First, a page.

common. The Common Garden Katydid is hardly seen.
- ? Common Garden Bush Katydid
- ? Caedicia simplex, body length 20mm
- We think this could be the Common Garden
Katydid nymph. We will try to raise one large nymph to adult next time
if we find one. Please come back to check this page
- Brisbane Garden Katydid
- Caedicia sp., male, female length 40mm, nymph length 25mm
- Brisbane Garden Katydids, as its common implied, are common in
Brisbane gardens. The insects are green in colour resemble leaves. On the top
of their abdomen there are the pink and yellow pattern covered by their wings. More
information and pictures please click here.
- Dark Green Katydid
- ? Caedicia webberi, body length 35mm
- This katydid look very close to the species Caedicia webberi, but
the species is a rainforest species and found only in northern part of Queensland.
Please check this page for more pictures
- Unknown Bush Katydid Nymph I
- ? Caedicia sp., nymph, body length 25mm, 15mm
- We found this nymph many times but did not known their adult forms yet.
Next time if we found some last instars we may keep them to see what the
adults look like, We think it could be the Brisbane
Garden Katydid nymph but not exactly sure. Details information can
be found in this page.
- Unknown Bush Katydid Nymph II
- ? Caedicia sp., nymph, body length 5-10mm
- Those katydid nymphs are the 1st and 2nd instars. They could be the 1st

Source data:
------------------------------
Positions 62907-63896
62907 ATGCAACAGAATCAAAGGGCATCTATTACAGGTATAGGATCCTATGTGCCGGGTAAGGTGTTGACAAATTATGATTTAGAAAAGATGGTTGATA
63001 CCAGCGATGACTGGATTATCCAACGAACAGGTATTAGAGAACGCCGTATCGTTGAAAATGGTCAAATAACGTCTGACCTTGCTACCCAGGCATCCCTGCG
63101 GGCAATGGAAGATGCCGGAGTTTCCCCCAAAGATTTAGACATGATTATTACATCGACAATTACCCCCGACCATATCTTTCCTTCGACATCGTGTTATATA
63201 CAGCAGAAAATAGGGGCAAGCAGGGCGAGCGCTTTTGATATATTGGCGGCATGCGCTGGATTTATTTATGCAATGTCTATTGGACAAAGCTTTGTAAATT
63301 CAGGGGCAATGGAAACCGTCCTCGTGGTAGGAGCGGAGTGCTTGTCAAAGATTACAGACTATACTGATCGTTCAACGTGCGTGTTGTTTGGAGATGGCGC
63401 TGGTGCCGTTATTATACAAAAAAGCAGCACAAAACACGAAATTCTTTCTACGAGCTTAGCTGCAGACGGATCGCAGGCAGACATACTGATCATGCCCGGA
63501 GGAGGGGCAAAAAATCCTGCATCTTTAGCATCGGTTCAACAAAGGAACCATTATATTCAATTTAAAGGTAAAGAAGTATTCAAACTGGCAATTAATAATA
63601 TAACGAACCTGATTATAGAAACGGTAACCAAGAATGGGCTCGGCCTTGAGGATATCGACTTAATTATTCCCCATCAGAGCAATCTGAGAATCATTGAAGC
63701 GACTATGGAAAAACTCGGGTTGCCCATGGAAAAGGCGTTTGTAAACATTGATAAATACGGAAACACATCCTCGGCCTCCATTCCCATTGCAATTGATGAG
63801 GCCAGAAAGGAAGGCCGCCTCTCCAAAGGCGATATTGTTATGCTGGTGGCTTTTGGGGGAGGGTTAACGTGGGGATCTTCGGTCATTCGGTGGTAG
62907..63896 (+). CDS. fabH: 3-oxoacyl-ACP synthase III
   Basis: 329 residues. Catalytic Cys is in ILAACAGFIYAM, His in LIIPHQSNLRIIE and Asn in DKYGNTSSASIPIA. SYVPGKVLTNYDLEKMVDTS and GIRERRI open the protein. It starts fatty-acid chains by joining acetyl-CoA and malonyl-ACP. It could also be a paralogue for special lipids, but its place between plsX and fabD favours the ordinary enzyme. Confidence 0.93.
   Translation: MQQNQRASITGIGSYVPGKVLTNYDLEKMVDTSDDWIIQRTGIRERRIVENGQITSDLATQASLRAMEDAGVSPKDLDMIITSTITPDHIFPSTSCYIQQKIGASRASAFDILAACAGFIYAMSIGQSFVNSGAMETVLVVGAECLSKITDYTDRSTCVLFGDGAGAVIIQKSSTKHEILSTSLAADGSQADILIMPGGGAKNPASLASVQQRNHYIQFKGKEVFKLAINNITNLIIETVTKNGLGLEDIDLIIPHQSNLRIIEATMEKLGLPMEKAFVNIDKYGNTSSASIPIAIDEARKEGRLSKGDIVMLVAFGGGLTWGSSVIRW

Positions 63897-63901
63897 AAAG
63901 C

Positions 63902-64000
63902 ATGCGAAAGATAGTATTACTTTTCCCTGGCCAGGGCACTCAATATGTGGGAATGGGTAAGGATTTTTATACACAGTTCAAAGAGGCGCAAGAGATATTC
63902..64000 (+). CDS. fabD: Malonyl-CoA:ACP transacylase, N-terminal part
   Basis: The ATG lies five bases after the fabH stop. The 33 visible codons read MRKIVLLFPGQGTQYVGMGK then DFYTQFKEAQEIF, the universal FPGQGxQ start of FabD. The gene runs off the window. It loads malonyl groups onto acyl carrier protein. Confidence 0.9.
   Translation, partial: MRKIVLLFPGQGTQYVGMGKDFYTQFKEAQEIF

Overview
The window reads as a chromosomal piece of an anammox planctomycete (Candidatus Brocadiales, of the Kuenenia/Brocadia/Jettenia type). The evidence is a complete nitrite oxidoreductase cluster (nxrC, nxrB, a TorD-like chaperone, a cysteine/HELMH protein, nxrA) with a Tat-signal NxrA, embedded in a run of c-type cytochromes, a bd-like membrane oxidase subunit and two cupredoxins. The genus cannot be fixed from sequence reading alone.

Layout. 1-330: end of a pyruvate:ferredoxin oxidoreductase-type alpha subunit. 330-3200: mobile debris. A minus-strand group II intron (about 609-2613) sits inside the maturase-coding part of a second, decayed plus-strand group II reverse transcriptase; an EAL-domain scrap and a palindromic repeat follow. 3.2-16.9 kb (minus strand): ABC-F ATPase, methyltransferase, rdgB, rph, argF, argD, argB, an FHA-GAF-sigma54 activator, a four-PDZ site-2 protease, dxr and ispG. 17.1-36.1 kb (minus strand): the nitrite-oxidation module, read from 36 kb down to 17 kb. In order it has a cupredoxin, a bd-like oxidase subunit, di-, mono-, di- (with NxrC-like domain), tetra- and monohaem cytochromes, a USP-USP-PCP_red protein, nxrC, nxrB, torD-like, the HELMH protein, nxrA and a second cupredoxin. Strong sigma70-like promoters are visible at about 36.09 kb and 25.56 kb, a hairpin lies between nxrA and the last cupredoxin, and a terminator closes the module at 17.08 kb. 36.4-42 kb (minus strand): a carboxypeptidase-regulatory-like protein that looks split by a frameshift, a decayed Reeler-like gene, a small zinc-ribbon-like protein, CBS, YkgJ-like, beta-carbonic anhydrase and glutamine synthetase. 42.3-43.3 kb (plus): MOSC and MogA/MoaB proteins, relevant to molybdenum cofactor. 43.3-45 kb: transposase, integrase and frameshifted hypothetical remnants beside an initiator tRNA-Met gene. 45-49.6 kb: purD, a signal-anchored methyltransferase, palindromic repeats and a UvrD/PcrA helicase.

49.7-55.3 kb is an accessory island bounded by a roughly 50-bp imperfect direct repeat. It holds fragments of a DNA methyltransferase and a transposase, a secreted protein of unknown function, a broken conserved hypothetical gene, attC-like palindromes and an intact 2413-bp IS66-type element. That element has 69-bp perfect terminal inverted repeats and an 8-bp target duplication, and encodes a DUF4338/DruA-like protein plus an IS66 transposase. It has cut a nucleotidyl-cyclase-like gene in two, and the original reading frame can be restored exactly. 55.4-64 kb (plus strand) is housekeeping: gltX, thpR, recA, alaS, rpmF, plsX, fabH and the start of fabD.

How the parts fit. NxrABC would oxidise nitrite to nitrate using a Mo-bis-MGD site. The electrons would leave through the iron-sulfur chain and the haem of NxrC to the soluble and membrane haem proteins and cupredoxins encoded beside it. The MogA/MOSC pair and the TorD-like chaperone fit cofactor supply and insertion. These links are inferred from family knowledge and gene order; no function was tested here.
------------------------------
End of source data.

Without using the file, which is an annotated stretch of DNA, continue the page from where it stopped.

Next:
and 2nd instars of the Brisbane Garden Katydid above. Please check this page
for more photos.
- Small Grassland Katydid
- Polichne sp., head to wings tip length 30mm
- Pictures taken in Mt Cotton during mid summer. This katydid is relatively
small in size. The brown form was found in Alexandra Hill during later summer. More
pictures and information please visit this page.
- Gum Leaf Katydid
- Torbia viridissima, female length 60mm, nymph length 30mm, 20mm.
- This katydid resembles a gum tree leaf. We found it feeding on a gum
tree at night in Wishart in late summer. Notice the openings on its front legs. They are the
our ears. The female katydid uses them to locate the males by
their love songs. We have more information about them on this Gum-leaf Katydid
- Mountain Katydid, Mountain Grasshopper
- Acripeza reticulata, body length male 40, female 30mm, nymph 20mm
- Mountain Katydid is one of the Australian Insect Icon because of its
remarkable colours. In normal, the insect is well camouflage as dry leaf in
dark brown colour. The katydid doesn't show her colours unless she is
disturbed. Then she raises her pair of wing-covers and exposes the bright
red, blue and black striped abdomen. More pictures and
information please click here.
- 1. Insects
of Australia - CSIRO, Division of Entomology, Melbourne University
Press, 2nd Edition 1991, p384.
- 2. Grasshopper Country - the Abundant Orthopteroid Insects of Australia, D
Rentz, UNSW Press, 1996, p109.
- 3. A Guide to the Katydids of Australia - David Rentz, CSIRO PUBLISHING, 2010,
- 4. Tettigoniidae Katydids -
Townsville, Australia, by Graeme Cocks, 2007.
- 5. Subfamily Phaneropterinae - Australian Biological Resources Study, Department of the Environment, Water, Heritage and the Arts, 2008.